Back in Cuba following her first summer abroad, distributing seditious propaganda isn’t as easy as it had seemed while in New York. But she honors her commitment to the Junta Cubana, a group of Cuban revolutionaries living in exile in the U.S., and begins her efforts to convert compatriots to the cause of independence from Spain. She begins planting the seeds of insubordination in her social circle and enlists two of her brothers in the cause. Things become more dangerous when she targets soldiers in the garrison close to the family’s home, and it doesn’t take long for one of her brothers to be exposed. Soon Emilia’s father is forced to lead his entire family away from their home and into exile in the U.S.
Raised in an elite, slave-holding Cuban family, Emilia Casanova spent most of her adult life in New York City, where she worked passionately for Cuba’s freedom from Spain and the black man’s freedom from servitude. A wife and mother, she created the first women’s political organization dedicated to supporting the rebel cause during Cuba’s Ten Years’ War. Puerto Rican and Latino Studies professor Virginia Sanchez-Korrol introduces the fascinating but little-known story of a Latin American activist to an English-speaking audience.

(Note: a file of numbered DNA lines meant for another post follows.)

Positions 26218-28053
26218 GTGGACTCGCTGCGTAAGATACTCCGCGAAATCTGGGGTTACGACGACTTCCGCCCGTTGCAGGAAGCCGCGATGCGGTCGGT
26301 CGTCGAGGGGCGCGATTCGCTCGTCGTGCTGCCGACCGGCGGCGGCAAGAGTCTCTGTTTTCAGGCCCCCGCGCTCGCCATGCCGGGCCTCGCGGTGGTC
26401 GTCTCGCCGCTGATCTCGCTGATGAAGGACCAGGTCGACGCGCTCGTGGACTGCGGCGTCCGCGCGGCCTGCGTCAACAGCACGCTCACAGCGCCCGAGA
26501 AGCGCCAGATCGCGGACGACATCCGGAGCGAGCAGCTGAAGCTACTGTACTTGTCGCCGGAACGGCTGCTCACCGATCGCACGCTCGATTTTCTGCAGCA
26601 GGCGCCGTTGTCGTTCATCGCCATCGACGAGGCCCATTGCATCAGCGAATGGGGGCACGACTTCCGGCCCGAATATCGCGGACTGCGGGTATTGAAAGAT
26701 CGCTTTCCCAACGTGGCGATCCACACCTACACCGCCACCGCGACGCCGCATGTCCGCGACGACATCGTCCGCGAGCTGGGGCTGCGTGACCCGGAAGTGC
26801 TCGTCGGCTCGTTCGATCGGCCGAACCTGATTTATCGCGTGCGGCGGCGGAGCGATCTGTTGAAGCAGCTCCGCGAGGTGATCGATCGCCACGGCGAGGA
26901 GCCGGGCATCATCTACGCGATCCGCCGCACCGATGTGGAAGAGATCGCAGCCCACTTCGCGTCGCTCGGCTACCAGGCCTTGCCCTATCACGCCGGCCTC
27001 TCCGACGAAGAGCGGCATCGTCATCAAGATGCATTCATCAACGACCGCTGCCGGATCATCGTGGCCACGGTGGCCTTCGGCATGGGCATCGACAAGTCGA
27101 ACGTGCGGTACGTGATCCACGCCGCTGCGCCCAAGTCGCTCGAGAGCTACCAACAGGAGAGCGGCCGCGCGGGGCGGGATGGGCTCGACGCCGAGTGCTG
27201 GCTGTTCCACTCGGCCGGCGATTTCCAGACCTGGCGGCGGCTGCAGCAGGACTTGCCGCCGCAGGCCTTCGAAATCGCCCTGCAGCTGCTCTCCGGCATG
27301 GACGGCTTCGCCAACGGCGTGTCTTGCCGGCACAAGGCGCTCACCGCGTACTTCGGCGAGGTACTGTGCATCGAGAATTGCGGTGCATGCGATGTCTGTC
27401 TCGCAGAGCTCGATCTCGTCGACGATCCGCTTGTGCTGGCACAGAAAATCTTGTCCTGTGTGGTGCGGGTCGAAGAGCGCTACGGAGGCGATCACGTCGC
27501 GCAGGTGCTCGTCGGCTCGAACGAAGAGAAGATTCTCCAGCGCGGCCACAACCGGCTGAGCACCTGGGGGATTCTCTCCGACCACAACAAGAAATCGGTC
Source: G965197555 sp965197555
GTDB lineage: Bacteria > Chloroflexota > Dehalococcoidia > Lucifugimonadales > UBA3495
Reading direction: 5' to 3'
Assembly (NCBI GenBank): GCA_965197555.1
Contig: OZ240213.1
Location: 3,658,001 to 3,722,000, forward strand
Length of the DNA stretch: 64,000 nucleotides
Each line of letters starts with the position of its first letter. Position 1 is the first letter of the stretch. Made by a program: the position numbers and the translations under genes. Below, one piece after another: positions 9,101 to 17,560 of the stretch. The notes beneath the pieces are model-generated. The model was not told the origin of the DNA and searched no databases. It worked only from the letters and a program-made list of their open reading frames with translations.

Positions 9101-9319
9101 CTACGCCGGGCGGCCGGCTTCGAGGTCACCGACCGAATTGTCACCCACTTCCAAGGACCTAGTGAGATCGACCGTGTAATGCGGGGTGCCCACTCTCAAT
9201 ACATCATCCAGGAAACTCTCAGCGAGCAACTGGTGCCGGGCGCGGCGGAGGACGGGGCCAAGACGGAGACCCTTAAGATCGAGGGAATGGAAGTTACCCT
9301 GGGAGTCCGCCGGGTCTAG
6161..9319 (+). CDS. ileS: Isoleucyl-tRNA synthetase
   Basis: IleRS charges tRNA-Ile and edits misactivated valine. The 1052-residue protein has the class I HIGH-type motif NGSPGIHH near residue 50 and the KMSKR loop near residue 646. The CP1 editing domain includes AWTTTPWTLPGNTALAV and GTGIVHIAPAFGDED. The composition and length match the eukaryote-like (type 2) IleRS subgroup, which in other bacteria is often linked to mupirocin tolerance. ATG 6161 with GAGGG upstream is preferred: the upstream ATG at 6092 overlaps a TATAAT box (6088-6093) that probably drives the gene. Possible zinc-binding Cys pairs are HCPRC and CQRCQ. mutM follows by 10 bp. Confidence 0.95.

¡Viva la causa!
¡Viva César Chávez!
Up and down the San Joaquin Valley of California, and across the country, people chanted these words. Cesar Chavez, a migrant worker himself, was helping Mexican Americans work together for better wages, for better working conditions, for better lives.
No one thought they could win against the rich and powerful growers. But Cesar was out to prove them wrong — and that he did.
Who was César Chávez? Here, an essay and photographs restore this man to his place in American history.The real César Chávez got lost in the hoopla. Many think he was a Mexican boxer. Young people think he’s that guy on the stamp or that statue in the park. No wonder it’s difficult, especially for our young people, to understand his human complexities and the struggles to which he gave his life.Esteemed Latin American scholar and writer Ilan Stavans, supported by more than forty photographs from archival collections at the Cesar E. Chavez Foundation, restores this man’s humanity so that readers can understand his struggles as a labor organizer and civil rights activist for farm workers. The book discusses his growing up and his family; his comadre Dolores Huerta, who stood with him from the beginning; his relationship with Dr. King and other activists in the broader struggles for civil rights for all people of color; and his insistence on being an activist for the rights of farm workers when so much media attention was given to the civil rights activists in the cities.Ilan Stavans is a nationally respected Jewish Latino writer and scholar. His story “Morirse está en hebreo” was made into the award-winning movie My Mexican Shivah, produced by John Sayles. His books include An Organizer’s Tale (Penguin Classics, 2008), Dictionary Days (Graywolf Press), The Disappearance (TriQuarterly), and Resurrecting Hebrew (Random House). Stavans has received numerous awards, among them a Guggenheim Fellowship, the National Jewish Book Award, the Latino Book Award, and Chile’s Presidential Medal. He is a professor in Latin American culture at Amherst College.